Advice from a Disney Animator

Advice from a Disney Animator

Daniel was an animator for the Walt Disney Company for 9 years; 3 years at Pixar Animation Studios (Up, Toy story 3, Cars 2) and 6 years at The Disney Animation Studios (Wreck-It-Ralph, Frozen, Big Hero 6, Zootopia, Moana). He's had the opportunity to hone his skills in various aspects of storytelling including animation, direction, storyboarding, screenwriting, concept and character design. He's used his leadership and communication on multiple globally successful projects to bring ideas from concept to completion. In addition, he has been a professor for art and animation for the last 6 years (UCLA, California Institute of the Arts) and has held master class workshops through out the world (Australia, Lebanon, Mexico, Finland, etc).

Born in 1988, Daniel moved from his hometown in San Diego, California to attend San Francisco’s California College of the Art. Daniel received attention for his artwork at an early age. His entrée’s in the Museum of Latin American art and The U.S. District court for the southern District of California, that are still on display, would be the start of a promising career of fine art, teaching, directing, and animation. 

By Daniel’s college sophomore year he was working at Pixar Animation Studios and soon after found himself working in Los Angeles for the Walt Disney Animation Studios. When not working Daniel has been creating his personal work and teaching art at various institutions in his spare time. He currently is on his 3rd year traveling the world.

Can you pinpoint the moment you decided you wanted to become an artist?

I think I can.. I never really had much confidence in myself growing up. I knew I could draw from an early age of 6 years old. I would receive praise and the occasional "you can draw for a living when you grow up" but I never really knew what that meant. So I kept on drawing because people said I should. My junior year in high school, my art teacher rounded me and two fellow art students up and took me to a portfolio day at an art college. I was soooo skeptical. I was thinking, "me? At a college? Pfff" you see I couldn't relate to that path because growing up nobody I knew ever went to college. I didn't come from a good neighborhood. I knew more people that have gone to prison than graduated high school. I thank my teacher to this day for dragging us on a two hour drive to this "portfolio" day.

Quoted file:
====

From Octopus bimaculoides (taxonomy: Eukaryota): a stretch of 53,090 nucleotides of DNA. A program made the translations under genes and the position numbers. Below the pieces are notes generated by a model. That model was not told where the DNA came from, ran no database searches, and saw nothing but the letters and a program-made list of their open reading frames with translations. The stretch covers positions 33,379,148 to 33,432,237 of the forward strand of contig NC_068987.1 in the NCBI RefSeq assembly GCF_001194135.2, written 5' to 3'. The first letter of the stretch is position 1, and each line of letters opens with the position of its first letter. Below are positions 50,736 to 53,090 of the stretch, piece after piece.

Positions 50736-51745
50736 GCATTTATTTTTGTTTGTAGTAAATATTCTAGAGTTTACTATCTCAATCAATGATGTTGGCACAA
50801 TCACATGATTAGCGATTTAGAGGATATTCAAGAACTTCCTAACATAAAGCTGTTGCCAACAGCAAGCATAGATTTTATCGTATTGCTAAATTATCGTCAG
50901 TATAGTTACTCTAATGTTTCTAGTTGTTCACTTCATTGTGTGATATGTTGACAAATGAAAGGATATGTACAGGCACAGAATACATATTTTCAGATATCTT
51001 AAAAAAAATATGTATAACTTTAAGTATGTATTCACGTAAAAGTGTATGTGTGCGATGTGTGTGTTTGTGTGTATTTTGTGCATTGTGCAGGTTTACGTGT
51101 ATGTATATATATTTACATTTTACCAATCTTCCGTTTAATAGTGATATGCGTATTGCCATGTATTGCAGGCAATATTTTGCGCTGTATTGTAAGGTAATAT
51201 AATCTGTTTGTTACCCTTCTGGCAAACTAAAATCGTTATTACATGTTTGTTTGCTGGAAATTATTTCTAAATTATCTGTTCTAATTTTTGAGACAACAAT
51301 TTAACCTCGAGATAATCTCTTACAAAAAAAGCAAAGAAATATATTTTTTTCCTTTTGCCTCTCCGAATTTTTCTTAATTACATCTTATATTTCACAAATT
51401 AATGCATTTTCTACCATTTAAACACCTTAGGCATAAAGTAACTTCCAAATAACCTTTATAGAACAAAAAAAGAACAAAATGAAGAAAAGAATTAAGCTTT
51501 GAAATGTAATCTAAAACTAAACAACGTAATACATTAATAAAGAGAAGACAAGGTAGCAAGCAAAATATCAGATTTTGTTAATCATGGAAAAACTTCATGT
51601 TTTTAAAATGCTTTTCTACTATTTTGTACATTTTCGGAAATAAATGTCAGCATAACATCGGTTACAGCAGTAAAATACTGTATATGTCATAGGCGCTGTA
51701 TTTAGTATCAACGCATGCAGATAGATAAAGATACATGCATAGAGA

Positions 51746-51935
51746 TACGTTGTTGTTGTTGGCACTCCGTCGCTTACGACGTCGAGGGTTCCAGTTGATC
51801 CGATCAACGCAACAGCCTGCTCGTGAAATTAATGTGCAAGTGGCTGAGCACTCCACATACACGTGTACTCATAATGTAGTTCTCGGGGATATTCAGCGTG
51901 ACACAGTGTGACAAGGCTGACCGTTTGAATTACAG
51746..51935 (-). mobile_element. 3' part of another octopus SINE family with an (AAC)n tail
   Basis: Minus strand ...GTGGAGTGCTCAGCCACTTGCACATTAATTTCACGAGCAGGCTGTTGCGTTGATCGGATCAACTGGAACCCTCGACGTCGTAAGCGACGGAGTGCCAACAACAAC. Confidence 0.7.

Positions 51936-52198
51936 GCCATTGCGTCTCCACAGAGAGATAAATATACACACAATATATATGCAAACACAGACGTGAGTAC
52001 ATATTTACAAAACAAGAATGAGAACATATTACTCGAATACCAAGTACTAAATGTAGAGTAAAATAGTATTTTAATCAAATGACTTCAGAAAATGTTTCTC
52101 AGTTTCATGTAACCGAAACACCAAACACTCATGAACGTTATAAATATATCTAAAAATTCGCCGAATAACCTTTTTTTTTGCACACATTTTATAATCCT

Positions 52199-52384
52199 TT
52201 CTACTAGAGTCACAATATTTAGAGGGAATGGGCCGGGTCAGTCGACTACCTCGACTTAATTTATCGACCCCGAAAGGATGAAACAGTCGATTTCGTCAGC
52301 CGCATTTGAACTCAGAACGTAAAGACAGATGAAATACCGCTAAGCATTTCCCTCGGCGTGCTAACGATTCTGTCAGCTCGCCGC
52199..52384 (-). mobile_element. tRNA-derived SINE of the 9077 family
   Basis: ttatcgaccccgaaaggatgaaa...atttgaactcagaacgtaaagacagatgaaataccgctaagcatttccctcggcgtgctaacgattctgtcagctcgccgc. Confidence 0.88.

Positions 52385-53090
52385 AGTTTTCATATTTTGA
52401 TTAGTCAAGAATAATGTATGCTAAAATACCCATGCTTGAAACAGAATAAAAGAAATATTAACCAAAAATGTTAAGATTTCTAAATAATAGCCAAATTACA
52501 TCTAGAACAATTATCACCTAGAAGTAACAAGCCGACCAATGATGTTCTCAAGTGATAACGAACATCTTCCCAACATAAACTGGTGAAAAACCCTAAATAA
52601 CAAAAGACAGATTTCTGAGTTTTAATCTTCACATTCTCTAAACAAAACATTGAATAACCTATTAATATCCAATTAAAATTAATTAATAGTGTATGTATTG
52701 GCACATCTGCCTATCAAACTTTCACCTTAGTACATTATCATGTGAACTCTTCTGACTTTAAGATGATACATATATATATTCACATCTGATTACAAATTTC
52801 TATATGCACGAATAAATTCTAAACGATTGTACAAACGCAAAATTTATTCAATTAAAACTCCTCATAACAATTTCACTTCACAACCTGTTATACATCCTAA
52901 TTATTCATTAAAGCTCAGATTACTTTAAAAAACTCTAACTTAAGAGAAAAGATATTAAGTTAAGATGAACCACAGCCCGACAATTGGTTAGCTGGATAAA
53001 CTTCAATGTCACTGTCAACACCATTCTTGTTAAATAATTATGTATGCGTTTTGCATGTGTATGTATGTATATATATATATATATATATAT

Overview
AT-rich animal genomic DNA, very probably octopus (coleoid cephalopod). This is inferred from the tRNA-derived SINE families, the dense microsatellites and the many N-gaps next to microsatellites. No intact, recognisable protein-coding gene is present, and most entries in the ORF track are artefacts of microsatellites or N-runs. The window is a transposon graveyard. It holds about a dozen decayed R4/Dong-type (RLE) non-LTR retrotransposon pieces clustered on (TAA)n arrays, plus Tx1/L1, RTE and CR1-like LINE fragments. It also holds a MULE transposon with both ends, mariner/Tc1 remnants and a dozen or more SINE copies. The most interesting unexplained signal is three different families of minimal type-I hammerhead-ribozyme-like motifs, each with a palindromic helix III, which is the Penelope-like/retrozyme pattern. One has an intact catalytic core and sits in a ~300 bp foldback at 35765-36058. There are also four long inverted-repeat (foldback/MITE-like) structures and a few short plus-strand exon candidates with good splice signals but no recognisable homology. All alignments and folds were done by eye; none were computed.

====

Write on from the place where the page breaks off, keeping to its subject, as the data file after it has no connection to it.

I walked in and it changed my life. I was surrounded by students who were more motivated than me, drawing better than me, and knew what they wanted. There was so much energy there! I got a few reviews from some art universities and it definitely gave me confidence that I could also be amongst these other kids. I went back home hungry and with a fire that never stopped burning. I didn't know exactly what I was going to do. But I knew that being around creatives was going to be part of it. 

What made you decide to make a career of it?

Nothing made me decide that it would be a career. I never had that deciding moment. It was just the fact that anything else wasn't an option. I never considered doing anything else other than art. I absolutely believe in that when you aim all your thoughts and daily habits towards a goal, you're going to make it. 

What was your ‘big break?’

My big break was the Pixar Animation Studios internship at age 20. I was so green and ignorant of everything, it exposed me to a lot.

How did you land the internship with Pixar?

I landed the Pixar internship based on my 2D Portfolio Entry. I only had one piece that I felt wasn't finished or presentable. But my Instructor at the time encouraged me to apply. So I did, I applied just like everyone else with a demo reel. After I got the internship I asked why did mine make it in, and my two mentors said that it had an energy and it was evident I was animating because it was fun!